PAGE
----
‘Bridge Over Troubled Water’

A visit to the auditorium of the Marlinton Municipal Building just one week after the devastating fire on Main Street offers an eye-opening testament to the kindness and generosity of friends and strangers.

News of the personal loss associated with the fire went out by way of newspapers, radio, email, Facebook and word of mouth, and the response began immediately.

Donations of clothing and household goods were organized in the auditorium to resemble a large department store.

Volunteers have worked non-stop to sort the overwhelming collection which arrived from all over the county and state.

For years folks have often complained that Marlinton is on the end of every shipping line and goods are hard to transport to the area. That was certainly not a problem in this instance.

GoMarlinton members Trish McNaull and Mark Strauss and other volunteers have worked tirelessly to meet the needs of those displaced by the fire. While the fire was still burning, the volunteers were finding homes, clothing and essentials to help get people back on their feet. Much progress was made in the first 24 hours.

Strauss reports that he has had 112 phone calls from people wanting items picked up or needing information on where to deliver items and donations.

The Greenbrier Roller Vixens, a roller derby team from Rupert, rolled into town with three truckloads and a trailer load of goods and furniture.

“They were so cool,” McNaull said. “ It makes me wish I could skate.”

The past week has generated enough stories to fill a book.

“From the beginning we have had people calling offering to help,” Strauss said. “People who own condos at Snowshoe or have vacation homes in the county called to offer their properties as temporary housing for the victims. The NRAO offered its housing. But we were lucky to find permanent homes before we needed temporary ones.”

Geshundheit! Institute offered housing as well as construction and cleaning services. Strauss said that the group took them up on the offer of construction and cleaning, which helped in the relocation process.

While McNaull has manned the municipal building collection site, Strauss has focused on transporting large items to storage – and to the permanent homes.

“We are so thankful,” Strauss said. “Everyone has been so generous.”

And, indeed, it seems everyone has played a role in the recovery effort.

Strauss was touched by his visit with an elderly couple who wanted to help, but could did not drive to Marlinton.

Strauss went to their home to pick up their donation of clothing. As he prepared to leave, the lady asked if there was anything else that was needed. Strauss told her “kitchen things.”

The lady returned with two coffee mugs.

“It’s just my husband and me,” she said. “We only need two mugs, we don’t need the full set.”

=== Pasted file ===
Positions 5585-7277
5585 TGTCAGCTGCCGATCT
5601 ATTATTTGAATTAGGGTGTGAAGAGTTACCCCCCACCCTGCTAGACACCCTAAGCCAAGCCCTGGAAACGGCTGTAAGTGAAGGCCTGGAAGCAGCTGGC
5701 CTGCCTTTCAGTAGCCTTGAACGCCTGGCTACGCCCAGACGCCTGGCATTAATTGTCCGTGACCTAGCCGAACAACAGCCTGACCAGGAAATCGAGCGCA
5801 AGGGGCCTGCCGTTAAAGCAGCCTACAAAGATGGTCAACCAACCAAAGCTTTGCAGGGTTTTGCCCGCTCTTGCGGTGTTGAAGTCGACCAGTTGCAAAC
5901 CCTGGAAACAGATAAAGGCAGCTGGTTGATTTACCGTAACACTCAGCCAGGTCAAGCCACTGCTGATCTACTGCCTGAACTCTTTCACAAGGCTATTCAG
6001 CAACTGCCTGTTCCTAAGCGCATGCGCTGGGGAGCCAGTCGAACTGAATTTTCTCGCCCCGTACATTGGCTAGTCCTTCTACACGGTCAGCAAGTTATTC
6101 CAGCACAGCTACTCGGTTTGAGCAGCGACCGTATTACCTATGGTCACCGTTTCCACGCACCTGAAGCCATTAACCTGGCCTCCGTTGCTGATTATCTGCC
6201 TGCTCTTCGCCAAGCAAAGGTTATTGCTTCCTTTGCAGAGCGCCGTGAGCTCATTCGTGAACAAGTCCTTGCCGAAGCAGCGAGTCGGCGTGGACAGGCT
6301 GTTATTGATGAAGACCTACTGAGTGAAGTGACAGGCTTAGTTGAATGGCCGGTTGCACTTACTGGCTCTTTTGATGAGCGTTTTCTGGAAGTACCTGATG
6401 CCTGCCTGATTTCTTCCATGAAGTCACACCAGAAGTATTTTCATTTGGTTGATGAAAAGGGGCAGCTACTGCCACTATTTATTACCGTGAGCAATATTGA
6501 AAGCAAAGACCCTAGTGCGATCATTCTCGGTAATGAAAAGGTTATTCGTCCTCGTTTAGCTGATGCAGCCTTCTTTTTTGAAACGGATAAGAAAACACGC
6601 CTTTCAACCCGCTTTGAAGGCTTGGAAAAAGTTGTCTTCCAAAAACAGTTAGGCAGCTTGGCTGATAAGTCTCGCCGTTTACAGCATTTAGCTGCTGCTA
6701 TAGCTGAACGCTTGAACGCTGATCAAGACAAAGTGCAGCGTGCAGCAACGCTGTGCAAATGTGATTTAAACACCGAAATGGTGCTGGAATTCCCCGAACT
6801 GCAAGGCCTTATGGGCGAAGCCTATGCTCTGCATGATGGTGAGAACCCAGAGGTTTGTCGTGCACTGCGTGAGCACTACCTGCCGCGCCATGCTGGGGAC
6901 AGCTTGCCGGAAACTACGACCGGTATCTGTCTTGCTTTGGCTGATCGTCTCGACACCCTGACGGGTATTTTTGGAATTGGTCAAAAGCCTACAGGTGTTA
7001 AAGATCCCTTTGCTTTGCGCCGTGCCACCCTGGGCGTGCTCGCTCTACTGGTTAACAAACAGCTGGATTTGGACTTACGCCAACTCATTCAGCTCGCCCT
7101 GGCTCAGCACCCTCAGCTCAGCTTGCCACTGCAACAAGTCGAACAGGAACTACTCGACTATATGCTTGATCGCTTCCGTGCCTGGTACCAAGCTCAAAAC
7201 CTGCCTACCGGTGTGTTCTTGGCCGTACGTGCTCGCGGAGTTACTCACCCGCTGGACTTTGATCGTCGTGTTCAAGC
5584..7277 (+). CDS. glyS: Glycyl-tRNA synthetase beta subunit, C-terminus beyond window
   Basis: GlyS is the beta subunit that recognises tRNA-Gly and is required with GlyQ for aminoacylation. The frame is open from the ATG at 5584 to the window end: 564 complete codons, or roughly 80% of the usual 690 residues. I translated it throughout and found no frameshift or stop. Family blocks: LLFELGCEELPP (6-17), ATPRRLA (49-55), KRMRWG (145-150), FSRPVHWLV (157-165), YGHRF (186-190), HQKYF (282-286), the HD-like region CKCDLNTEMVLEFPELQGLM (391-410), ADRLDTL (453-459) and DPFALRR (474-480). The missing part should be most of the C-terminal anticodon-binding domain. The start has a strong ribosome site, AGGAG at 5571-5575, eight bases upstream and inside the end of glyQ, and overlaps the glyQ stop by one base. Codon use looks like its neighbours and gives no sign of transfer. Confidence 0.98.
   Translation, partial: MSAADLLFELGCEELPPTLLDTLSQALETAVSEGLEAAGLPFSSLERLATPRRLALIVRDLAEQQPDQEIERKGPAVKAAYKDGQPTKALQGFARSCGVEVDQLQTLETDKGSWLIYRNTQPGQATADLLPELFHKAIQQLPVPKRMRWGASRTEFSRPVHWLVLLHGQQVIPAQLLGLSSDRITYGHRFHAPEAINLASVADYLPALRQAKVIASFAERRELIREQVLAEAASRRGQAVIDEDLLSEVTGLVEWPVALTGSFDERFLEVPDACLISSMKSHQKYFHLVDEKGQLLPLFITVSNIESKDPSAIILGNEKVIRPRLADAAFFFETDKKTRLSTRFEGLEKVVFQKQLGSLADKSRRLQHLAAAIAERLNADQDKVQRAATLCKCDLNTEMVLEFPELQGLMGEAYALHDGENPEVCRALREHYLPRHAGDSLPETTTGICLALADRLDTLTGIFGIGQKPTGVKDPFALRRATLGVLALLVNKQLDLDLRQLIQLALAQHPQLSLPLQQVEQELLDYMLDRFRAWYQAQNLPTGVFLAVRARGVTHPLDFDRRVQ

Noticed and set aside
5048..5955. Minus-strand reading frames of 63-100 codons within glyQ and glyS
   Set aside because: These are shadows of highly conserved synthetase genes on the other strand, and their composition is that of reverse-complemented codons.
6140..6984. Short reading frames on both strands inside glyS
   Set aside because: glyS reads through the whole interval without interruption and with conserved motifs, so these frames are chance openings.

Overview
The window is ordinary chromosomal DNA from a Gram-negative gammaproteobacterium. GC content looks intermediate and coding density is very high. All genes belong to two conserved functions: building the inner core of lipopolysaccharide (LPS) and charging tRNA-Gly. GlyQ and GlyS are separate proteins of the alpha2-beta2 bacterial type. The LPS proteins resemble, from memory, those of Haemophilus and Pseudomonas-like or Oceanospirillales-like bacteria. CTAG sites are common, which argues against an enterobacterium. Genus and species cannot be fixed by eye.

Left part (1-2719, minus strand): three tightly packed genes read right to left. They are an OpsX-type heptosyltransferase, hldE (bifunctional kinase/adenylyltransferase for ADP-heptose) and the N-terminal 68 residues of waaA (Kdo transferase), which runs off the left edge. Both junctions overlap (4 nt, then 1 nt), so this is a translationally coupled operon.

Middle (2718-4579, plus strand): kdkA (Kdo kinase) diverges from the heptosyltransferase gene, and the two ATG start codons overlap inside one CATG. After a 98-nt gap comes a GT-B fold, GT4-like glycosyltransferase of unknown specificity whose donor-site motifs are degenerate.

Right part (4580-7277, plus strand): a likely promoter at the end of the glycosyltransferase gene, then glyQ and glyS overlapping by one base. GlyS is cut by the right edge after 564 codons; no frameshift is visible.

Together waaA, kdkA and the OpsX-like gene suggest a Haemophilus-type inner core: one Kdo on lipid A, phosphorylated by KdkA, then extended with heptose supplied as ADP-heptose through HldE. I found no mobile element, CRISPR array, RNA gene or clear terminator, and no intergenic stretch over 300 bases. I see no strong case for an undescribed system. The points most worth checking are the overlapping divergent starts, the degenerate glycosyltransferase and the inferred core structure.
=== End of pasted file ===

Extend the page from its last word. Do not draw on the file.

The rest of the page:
Donations continued to pour in during the week, in the form of monetary support and everything needed to set up a new home.

“The families walked in here [the auditorium] and generally said, ‘Wow,”’ McNaull said. “We told them, ‘basically, this all belongs to you.”’

Though there has been great material loss, the person-to-person link has been revitalized and is stronger than ever here and beyond the community, McNaull said. The “neighbors” who lived in the Old Bank Building have formed a strong bond, as well.

Now that those who lost everything have been refurnished and re-supplied, the cycle of giving is focused on helping others.

Thanks to the forward thinking of Ed Cogswell, of Marlinton, “starter bins” of household goods and linens as well as bins of specific sized clothing have been packed and labeled and will be ready in case other families face disaster in the future. Gunter’s General Store is supplying storage for these items.

Extra coats have gone to the First Baptist Church – Huntersville’s Kidz Closet, some of the children’s clothing has been given to the Family Resource Network to be distributed.

“Appalachian Outreach called to ask how they could help,” McNaull said. “I told them that we had it under control.”

In the conversation, McNaull learned that there are families in Southern West Virginia who have been waiting for mattresses and box springs for more than a year and a-half. McNaull said J&P Furniture has offered an assortment of those items and hopefully they can be sent to southern West Virginia in December to bring comfort to those needy families .

A truckload of non-perishable foods to replenish the displaced families’ pantries is expected Thursday. In addition to that delivery will come information on sources where the FRN can get more food for its food pantry in the future.

“Lauren [Bennett] brought in the Youth Group on Saturday,” McNaull said. “People are talking. They are away from their computers and discovering vital face-to-face communication.”

That youth group led the worship service at Marlinton Presbyterian Church on Sunday with a message that focused on the “thanks” and “giving” that has been so much a part of the community this past week.

Monetary donations have poured in from former county residents, vacationers, churches, businesses and individuals.

As a way to say “thank you,” the displaced families have asked that the remaining donated household items and clothing be sold at a yard/auditorium sale Friday and Saturday, November 22 and 23, from 9 a.m. to 1 p.m., with all proceeds going to the Marlinton Fire Department to help defray the costs expended in fighting the fire – to be used and shared at its discretion.

Jaynell Graham may be contacted at jsgraham@poc ahontastimes.com

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